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Multi‐scalar drivers of biodiversity: local management mediates wild bee community response to regional urbanization

Ballare, Kimberly M., Neff, John L., Ruppel, Rebecca, Jha, Shalene
Ecological applications 2019 v.29 no.3 pp. e01869
bees, biodiversity, community structure, conservation practices, environmental factors, grasslands, habitat conservation, habitats, insect communities, land use, landscapes, nesting, rare species, soil, urban areas, urbanization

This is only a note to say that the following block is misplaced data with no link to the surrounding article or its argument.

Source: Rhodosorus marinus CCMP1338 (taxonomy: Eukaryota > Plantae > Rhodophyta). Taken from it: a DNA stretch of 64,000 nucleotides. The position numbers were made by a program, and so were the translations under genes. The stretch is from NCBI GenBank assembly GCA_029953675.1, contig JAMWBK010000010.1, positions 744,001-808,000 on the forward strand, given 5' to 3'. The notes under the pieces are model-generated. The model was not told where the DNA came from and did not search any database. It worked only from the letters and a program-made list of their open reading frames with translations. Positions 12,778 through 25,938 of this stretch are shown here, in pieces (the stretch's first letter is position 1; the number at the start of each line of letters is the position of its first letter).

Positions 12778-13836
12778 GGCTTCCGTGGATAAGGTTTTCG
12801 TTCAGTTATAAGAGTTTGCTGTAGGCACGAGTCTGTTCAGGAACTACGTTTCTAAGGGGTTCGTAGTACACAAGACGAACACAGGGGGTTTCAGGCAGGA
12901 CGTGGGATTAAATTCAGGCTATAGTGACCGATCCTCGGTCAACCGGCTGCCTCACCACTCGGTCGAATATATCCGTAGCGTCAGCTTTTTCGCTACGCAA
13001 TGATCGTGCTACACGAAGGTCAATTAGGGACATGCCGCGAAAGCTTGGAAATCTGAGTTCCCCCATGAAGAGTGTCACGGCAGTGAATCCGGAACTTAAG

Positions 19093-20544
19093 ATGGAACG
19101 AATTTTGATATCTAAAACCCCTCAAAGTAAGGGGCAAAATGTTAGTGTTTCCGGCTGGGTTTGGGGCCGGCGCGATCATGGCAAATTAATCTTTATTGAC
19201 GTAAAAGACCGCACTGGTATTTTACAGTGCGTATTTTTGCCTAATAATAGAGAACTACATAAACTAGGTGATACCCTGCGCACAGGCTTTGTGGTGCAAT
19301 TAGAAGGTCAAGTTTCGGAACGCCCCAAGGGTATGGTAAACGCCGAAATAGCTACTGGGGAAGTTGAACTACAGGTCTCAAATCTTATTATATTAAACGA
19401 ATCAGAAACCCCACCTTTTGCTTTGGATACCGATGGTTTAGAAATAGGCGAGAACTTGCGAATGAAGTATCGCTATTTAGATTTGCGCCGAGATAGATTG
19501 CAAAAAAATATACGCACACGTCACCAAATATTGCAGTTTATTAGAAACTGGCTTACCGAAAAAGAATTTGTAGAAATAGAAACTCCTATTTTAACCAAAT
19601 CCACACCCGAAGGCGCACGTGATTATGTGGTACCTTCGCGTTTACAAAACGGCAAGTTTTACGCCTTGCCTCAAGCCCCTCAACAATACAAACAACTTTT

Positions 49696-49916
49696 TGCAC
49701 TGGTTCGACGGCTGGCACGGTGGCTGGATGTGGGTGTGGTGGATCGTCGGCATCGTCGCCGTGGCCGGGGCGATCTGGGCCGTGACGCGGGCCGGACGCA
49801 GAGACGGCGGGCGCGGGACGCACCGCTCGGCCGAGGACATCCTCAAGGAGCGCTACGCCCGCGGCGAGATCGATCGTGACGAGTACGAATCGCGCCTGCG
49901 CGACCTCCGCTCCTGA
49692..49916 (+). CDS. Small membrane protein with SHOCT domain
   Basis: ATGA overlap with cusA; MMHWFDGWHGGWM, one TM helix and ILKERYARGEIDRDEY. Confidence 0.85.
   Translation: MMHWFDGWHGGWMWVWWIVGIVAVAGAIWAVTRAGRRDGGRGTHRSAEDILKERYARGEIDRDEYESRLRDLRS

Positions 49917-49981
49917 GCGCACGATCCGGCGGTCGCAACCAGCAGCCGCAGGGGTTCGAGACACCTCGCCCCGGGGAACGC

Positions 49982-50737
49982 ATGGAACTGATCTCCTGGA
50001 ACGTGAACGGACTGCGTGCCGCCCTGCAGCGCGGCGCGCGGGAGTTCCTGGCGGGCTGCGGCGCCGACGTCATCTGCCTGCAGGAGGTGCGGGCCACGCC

It is critical to understand the specific drivers of biodiversity across multiple spatial scales, especially within rapidly urbanizing areas, given the distinct management recommendations that may result at each scale. However, drivers of biodiversity patterns and interactions between drivers are often only measured and modeled at a single scale. In this study, we assessed bee community composition at three time periods in 20 grassland and 20 agriculture sites located across two major metroplexes. We examined how local environmental variables and surrounding landscape composition impact bee abundance, richness, and evenness, including comparisons between groups with different nesting strategies and body sizes. We collected nearly 13,000 specimens and identified 172 species. We found that levels of regional land use differentially impacted bee abundance and diversity depending on local habitat management. Specifically, within agriculture sites, bee richness was greater with increasing landscape‐level seminatural habitat, while in grassland sites, bee richness was similar across landscapes regardless of seminatural habitat cover. Bee evenness at both site types declined with increasing landscape‐level habitat heterogeneity, due to an increase of rare species at the grassland sites, but not in the agricultural sites, further indicating that diversity is driven by the interaction of local habitat quality and landscape‐level habitat composition. We additionally found that agriculture sites supported higher abundances, but not richness, of small‐bodied and below‐ground nesting bees, while grassland sites supported higher abundances of aboveground nesting bees, and higher richness of large‐bodied species. Increased levels of local bare ground were significantly related to multiple metrics of bee diversity, including greater belowground nesting bee abundance and richness. Local floral richness was also significantly related to increases of overall bee abundance, as well as the abundance and richness of small bees. Overall, we suggest that local land managers can support bee abundance and diversity by conserving areas of bare soil and promoting native floral diversity, the latter especially critical in highly urban agricultural spaces. Our results provide the first documentation of significant interactions between local habitat management and landscape composition impacting insect communities in urban systems, indicating that bee conservation practices depend critically on land use interactions across multiple spatial scales.